The Atari 2600 was the first video game system that I actually “owned” and that was “mine.” Sure, my family owned a video-pong system, but it sat collecting dust on the top of the mammoth RCA all-in-one television/tape/record-player/radio/speakers monstrosity that was our home entertainment system of the era. Horribly sick with the chicken-pox during my kindergarten year in the 80′s, I received the best Christmas present ever – my Atari 2600. This gift changed my life and ignited my lifelong passion for video games. I am proud to say that I am still a gamer to this very day, and I still own that original Atari, and a massive collection of games to go with it. I have had to replace the power-adapter a couple times, and change out the cable that connects the system to the monitor – but the old beast still works! That’s more than I can say for the current generation consoles I have bought and already had to completely replace in the last few years. I love that faithful old Atari, with its oh so futuristic faux wood trim, metal switches instead of buttons, cartridge games that can survive everything short of a hammer, and those iconic joystick controllers with their orange buttons. So how do the games themselves hold up to modern scrutiny? Are they even worth going back to play? Here, in no particular order, are (in my opinion) some of the best and most worthwhile Atari 2600 video games.
Why not start off with a great title that also just happened to be the game that came bundled with the system? Combat offered gamers the thrill of 27 different single or 2-player games in which they battled the cpu or another player with tanks, biplanes, bombers, jets, gunboats, and the like. The variety of gameplay was pretty impressive at the time. Perhaps the most memorable mode involved tank warfare on level with walls that could be used for cover, but ordnance fired from the tanks could bounce off of the walls and keep going. In this manner players could use simple angles and geometry to destroy other tanks in surprising bank-shots. Players could never really be sure that their position was safe. This was only one of the fun modes in Combat – a game that is still entertaining today.
The premise of Yar’s Revenge was simple; yet the game was frantic, addicting, and became Atari’s best selling original title for the 2600. Talk to anyone who owned an Atari back in the day, and at some point they will inevitably bring up Yar’s Revenge. Players take control of a flying insect-like creature and dodge incoming cannon fire, in an effort to destroy the cannon that is protected behind three rotating fortress walls. All the action takes place on a single screen, but this doesn’t detract from the games enjoyment factor one iota. Yar’s Revenge was designed by Howard Scott Warsaw, who would later go on to design the E.T. the Extraterestrial video game that is infamously said to have wound up packing a New Mexico landfill with several million returned and unsold game cartridges; but we’ll get to that fiasco in a future article.
My favorite Atari game would probably have to be Activision’s Pitfall. At a time when cavalier, treasure-hunting video game adventurers like Lara Croft and Nathan Drake were still far off, Pitfall managed to provide that first Indiana Jones-type of gaming experience. You take control of a character dubbed “Pitfall Harry” on a quest for riches in the jungle. Swinging from vines (which was accompanied by a great sound effect), jumping over scorpions, timing runs over tar pits that opened and closed, and hopping on the heads of crocodiles when their jaws shut were a few of the obstacles that players faced. Pitfall required skilled timing, patience, and a good memory to choose the best past. You navigate your avatar horizontally across each screen; with a path above ground, and a diverging path below ground that can be entered or exited at set points along the way. Choose the wrong path and you might miss treasure, or hit a dead-end and have to backtrack. Pitfall was an awesome game which spawned the Pitfall Harry Saturday morning cartoon series on CBS. Pitfall also had notable TV commercial starring a very young man that would go on to become a well-known comedian, actor, and star in a video game of his own (Brutal Legend), Mr. Jack Black!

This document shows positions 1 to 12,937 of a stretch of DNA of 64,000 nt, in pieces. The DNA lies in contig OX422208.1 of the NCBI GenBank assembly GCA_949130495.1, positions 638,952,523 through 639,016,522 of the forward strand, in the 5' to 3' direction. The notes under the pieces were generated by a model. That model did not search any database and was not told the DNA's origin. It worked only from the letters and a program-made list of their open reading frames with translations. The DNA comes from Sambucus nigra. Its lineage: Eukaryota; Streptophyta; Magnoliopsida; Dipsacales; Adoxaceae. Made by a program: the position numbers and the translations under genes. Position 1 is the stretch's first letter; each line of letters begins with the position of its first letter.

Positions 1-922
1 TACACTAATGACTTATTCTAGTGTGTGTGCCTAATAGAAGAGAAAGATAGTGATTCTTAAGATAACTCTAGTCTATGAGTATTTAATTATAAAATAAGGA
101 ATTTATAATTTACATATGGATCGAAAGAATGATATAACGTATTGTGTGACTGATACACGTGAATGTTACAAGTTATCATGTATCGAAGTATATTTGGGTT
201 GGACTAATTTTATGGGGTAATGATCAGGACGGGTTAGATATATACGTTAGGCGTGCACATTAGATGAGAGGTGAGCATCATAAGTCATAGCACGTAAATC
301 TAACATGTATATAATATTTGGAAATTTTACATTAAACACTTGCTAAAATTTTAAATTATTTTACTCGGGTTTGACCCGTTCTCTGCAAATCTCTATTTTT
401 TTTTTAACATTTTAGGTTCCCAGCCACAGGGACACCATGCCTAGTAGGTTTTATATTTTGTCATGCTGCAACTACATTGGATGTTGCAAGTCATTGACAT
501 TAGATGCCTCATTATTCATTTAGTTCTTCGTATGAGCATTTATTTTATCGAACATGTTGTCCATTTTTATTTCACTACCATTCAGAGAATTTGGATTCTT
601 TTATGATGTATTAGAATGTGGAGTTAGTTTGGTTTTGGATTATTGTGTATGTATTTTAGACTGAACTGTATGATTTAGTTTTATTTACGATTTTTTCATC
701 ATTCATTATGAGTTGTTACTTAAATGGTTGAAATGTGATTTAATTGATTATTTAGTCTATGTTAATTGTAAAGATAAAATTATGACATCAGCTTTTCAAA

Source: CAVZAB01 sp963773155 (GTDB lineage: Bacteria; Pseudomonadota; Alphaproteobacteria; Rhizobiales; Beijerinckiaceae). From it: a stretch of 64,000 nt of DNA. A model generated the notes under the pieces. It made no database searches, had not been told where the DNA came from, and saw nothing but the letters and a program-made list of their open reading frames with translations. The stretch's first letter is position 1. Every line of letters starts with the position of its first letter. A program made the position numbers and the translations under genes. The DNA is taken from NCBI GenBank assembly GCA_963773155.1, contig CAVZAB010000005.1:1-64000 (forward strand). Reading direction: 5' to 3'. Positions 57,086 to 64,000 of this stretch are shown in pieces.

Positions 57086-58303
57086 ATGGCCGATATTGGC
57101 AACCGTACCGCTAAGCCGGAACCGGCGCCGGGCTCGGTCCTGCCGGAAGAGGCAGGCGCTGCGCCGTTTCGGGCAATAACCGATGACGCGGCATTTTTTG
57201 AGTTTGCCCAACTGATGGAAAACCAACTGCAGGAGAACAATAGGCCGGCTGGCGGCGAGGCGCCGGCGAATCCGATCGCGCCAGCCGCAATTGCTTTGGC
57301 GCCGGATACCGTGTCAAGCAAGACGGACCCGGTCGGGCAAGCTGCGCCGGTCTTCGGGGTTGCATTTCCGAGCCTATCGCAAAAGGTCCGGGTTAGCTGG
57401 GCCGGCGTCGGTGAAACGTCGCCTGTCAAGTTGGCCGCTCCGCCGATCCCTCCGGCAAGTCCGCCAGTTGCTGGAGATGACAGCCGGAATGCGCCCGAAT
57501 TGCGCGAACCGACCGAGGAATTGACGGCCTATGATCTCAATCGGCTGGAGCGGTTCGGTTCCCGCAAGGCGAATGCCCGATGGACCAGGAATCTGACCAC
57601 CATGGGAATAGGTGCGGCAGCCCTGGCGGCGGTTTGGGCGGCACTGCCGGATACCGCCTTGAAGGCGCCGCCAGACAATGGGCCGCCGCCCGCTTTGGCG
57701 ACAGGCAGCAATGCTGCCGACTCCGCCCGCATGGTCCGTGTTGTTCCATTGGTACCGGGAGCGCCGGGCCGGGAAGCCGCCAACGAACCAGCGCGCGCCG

Even though many people seem to speak poorly of it now, another game I liked was Berzerk. Players enter a maze with walls that will electrocute and kill their character if touched (really, touching anything will result in death). This death-maze is filled with laser-shooting robots that are somewhat reminiscent of Cylons from old Battlestar Galactica, and likely to destroy themselves, other robots, or the player’s character. You control a humanoid with a blaster who must eliminate the robot hordes without being shot, touched, or touching a wall. Upon elimination of all the robots on a screen, an opening in a wall will appear to let you enter the next room. To make matters even more challenging, a bouncing smiley face named “Evil Otto” (yes, if he touches your avatar it results in death) shows up out of the walls to make its way across the screen and send you scrambling for safety. Berzerk, indeed! This game has 64,000 different maze levels, but I know I never got even remotely far enough to confirm that number because this game is quite a challenge.